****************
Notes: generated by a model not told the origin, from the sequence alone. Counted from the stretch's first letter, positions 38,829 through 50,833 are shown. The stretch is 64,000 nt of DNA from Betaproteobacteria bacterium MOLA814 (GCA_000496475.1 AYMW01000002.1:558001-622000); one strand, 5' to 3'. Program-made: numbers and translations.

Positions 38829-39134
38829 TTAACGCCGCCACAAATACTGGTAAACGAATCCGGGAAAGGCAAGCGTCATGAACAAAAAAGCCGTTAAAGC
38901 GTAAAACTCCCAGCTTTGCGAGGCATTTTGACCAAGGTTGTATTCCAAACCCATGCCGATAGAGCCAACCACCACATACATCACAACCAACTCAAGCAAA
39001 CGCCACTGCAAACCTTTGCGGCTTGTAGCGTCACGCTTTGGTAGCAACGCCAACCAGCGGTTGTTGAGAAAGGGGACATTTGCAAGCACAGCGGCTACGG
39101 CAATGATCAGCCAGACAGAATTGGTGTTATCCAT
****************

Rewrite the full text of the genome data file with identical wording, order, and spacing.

Notes: generated by a model not told the origin, from the sequence alone. Counted from the stretch's first letter, positions 38,829 through 50,833 are shown. The stretch is 64,000 nt of DNA from Betaproteobacteria bacterium MOLA814 (GCA_000496475.1 AYMW01000002.1:558001-622000); one strand, 5' to 3'. Program-made: numbers and translations.

Positions 38829-39134
38829 TTAACGCCGCCACAAATACTGGTAAACGAATCCGGGAAAGGCAAGCGTCATGAACAAAAAAGCCGTTAAAGC
38901 GTAAAACTCCCAGCTTTGCGAGGCATTTTGACCAAGGTTGTATTCCAAACCCATGCCGATAGAGCCAACCACCACATACATCACAACCAACTCAAGCAAA
39001 CGCCACTGCAAACCTTTGCGGCTTGTAGCGTCACGCTTTGGTAGCAACGCCAACCAGCGGTTGTTGAGAAAGGGGACATTTGCAAGCACAGCGGCTACGG
39101 CAATGATCAGCCAGACAGAATTGGTGTTATCCAT